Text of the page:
In the time of rememberence of historical events, is it time for the U.S. Postal Service to publish a series of comemorative stamps recognizing the first African American, Hispanic and Latin American major league baseball players who were considered barrier breakers? Of Course it is time. Comemorative stamps is a way of documenting points in the nations history, and this time, it's time for another recognition. The last player to integrate major league baseball was signed in 1963. Why is this important? To a community, it is very important when baseball is trying to make a come back to the urban settings, its roots, and it is proper to recognize in mass those players, both African American, Hispanic and Latin American and other main stream players that have made baseball the sport it is today.
When we talk about America's Game, we instantly think of football, or basketball. Wrong, it is baseball... And it is that fact that baseball at its height generated the heros that baseball fans have an affinity with. To remember the time before high paid agents (Lawyers), and free agency, when players talking to young fans and signing slips of paper, and baseballs were a common sight without the thought of how much is my autograph worth to that kid. It is that relationship that the sport has gotten away from. Yes baseball is a business, and a business is suppose to make profit for its share holders, owners, coaches and players, however what would the sport be without its fans? It is a fact that young kids of the nation continue grow up with a set of clean-cut athletic individuals that are well spoken heros that we call the "Boys of Summer" playing a sport requiring high degree of skill. Considered sports heros, and figures kids look up to today need remembering.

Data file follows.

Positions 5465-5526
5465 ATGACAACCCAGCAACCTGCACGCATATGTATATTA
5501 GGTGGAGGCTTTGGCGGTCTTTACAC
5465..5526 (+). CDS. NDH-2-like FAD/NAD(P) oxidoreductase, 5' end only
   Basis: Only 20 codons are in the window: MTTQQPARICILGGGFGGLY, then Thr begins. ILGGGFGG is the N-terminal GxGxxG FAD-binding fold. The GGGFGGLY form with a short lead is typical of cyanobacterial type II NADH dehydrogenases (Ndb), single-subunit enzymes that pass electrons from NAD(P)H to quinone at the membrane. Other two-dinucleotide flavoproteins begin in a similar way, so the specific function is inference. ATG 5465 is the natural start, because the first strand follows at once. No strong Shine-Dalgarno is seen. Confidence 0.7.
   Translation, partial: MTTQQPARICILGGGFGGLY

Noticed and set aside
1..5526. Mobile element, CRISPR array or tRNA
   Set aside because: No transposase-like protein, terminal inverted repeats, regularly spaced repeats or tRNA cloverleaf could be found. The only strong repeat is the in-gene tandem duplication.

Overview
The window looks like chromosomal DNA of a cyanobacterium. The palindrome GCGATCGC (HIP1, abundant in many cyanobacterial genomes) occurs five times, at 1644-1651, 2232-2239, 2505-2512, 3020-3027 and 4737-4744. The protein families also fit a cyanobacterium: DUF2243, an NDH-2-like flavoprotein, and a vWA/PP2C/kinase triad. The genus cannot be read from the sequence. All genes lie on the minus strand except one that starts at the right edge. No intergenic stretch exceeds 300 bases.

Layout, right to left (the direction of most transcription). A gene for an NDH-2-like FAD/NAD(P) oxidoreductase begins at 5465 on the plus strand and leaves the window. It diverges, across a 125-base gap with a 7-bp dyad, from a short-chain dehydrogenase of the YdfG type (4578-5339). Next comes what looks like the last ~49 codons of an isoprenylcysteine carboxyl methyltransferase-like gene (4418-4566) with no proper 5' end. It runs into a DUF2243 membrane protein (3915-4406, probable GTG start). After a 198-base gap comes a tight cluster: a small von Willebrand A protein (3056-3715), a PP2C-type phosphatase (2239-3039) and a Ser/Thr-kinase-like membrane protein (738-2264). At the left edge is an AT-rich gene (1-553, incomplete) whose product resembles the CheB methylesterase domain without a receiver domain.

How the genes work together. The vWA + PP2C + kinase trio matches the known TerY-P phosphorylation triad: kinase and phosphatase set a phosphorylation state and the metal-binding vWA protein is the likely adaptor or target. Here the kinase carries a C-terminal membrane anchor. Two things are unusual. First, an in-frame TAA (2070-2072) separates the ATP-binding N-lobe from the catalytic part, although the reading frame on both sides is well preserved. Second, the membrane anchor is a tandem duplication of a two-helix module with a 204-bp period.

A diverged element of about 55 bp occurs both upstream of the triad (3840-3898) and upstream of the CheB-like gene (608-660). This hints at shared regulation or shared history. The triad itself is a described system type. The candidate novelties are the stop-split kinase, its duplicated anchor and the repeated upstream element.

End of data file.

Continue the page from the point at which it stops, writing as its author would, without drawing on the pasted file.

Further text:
I can remember my father signing autographs one day and I wandered why? Later in life I understood that it was the relationship between a player, the young fan, and the community that the team represented. You see, a baseball team is a reflection of the city it representatives.
So yes it is proper for the U.S. Postal Service to develop a series of Comemorative Stamps remembering that period in baseball when certain men of color, or culture were were asked to become Major League Players "Big Leaguers", and a source of pride in their supporting communities. With dignity they crossed and history should continue to remember them as we should remember that "Baseball is Truly America's True Game and Past Time" and remembering those who broke barriers, all of them, is the right thing to do.